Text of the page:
• Females: Vulvitis, vaginitis, labial adhesions, ureterocele at introitus; wide vaginal orifice with scar or healed laceration may be evidence of abuse.
  • Rectal exam: Tone and constipation
  • Neurologic exam: Focused on the lower extremities

Diagnostic Tests & Interpretation


Initial lab tests

For nocturnal enuresis: Urinalysis and urine culture

Follow-Up & Special Considerations

Sleep studies should be performed in children if there is a history of snoring and daytime attention-deficit hyperactivity disorder (ADHD)–type symptoms.

Diagnostic Procedures/Surgery

  • General screening tools: Child Behavioral Checklist
  • Pediatric Symptom Checklist (www.
  • NICHQ Vanderbilt Assessment (ADHD screen;

Pathological Findings

Certain tantrum behaviors are more likely to be indicative of a serious illness such as major depression or other DSM-IV diagnosable disorders such as ADHD, oppositional defiant disorder (ODD), etc. These behaviors include (5)

  • Self-injurious behaviors
  • Slow recovery time from tantrums
  • More tantrums in the home than outside the home
  • More aggressive behaviors toward others, including oral aggression


  • General: Educate parent about the specific behavioral problem (2).
  • Noncompliance: In the case of extreme child disobedience, consider parent training programs. Child may need to be screened for ADHD, ODD, or conduct disorder (CD).
  • Temper tantrums: Remind parent(s) that this is a normal aspect of childhood.
    • If tantrum is set off by external factors such as hunger or overtiredness, then correct.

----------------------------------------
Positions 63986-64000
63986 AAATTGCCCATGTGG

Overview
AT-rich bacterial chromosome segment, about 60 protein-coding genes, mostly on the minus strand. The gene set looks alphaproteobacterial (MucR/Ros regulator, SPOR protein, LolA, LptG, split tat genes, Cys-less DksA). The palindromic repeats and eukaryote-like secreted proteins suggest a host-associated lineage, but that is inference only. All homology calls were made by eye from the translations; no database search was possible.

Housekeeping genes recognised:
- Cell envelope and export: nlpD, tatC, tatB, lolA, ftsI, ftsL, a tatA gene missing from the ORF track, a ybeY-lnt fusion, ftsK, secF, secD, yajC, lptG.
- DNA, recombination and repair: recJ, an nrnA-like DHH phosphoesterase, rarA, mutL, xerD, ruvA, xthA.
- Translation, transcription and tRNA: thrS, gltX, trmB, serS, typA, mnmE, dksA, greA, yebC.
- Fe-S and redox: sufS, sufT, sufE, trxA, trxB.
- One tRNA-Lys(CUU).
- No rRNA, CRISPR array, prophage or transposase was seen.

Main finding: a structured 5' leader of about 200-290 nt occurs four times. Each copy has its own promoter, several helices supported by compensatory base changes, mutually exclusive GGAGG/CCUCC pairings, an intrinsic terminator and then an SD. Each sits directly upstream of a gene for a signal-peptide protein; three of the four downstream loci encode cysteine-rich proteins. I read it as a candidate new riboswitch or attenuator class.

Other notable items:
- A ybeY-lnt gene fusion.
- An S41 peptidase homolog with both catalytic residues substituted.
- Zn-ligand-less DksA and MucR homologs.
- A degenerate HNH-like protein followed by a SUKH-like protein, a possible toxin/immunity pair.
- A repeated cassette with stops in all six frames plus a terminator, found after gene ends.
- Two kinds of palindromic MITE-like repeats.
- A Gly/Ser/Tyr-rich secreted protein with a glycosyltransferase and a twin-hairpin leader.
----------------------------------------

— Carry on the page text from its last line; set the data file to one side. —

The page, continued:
• Other methods for dealing with a tantrum include 1 of the following:
      • Ignoring the tantrum
      • Removing the child and placing him or her in time-out (1 minute for each year of age)
      • Holding child/restraining child until he or she calms down
      • Giving child clear, firm, and consistent instructions as well as enough time to obey
  • Sleep disorders: Aside from parent education, other interventions include
    • Extinction: Child goes to bed at designated time, and cries/tantrums are ignored while monitoring child for safety.
    • Graduated extinction: Parent ignores cries/tantrums for specified period. Parent can check at a fixed time or check at increasing intervals.
    • Studies show that parent education and extinction are the most effective approaches (6).
  • Nocturnal enuresis:
    • Bedwetting alarm: Continue for at least 2–3 months.
    • Little evidence from clinical trials, but good empirical evidence for behavioral training, including positive reinforcement (small reward for each dry night), or responsibility training (if old enough, child is responsible for changing or washing sheets), encouraging daily bowel movements, and frequent bladder emptying during the day (2).
    • If behavioral therapy fails: Desmopressin if child >6 years of age.
    • If behavioral and medical therapy fail, then refer to a specialist.


Most pediatric behavioral issues respond well to nonpharmacologic therapy.

  • Sleep disorders:
    • For certain delayed sleep onset disorders, after behavioral methods are exhausted, melatonin at low doses can be tried while behavior modification is continued (7). However, this is not approved by the Food and Drug Administration (FDA) for pediatric patients.
    • Melatonin has been used in pediatric patients in doses of 0.5–10 mg PO given at night.
  • Nocturnal enuresis (also see topic Enuresis):
    • If behavioral therapy fails: Desmopressin is the only medicine approved as 1st-line therapy if child >6 years of age.
      • As of 2007, the FDA recommends against use of intranasal formulations in children owing to reports of severe hyponatremia resulting in seizures and death in children using intranasal formulations of desmopressin.
      • Oral desmopressin (DDAVP): Dose-dependent; begin with 0.2-mg tablet taken at bedtime on empty stomach; may titrate to 0.6 mg
      • Maximally effective in 1 hour; cleared within 9 hours
      • Give nightly for 6 months; then stop for 2 weeks for test of dryness.
      • Suspend dose in children who experience acute condition affecting fluid/electrolyte balances (i.e., fever, vomiting, diarrhea, vigorous exercise).
      • Potential risks include water intoxication with hyponatremia.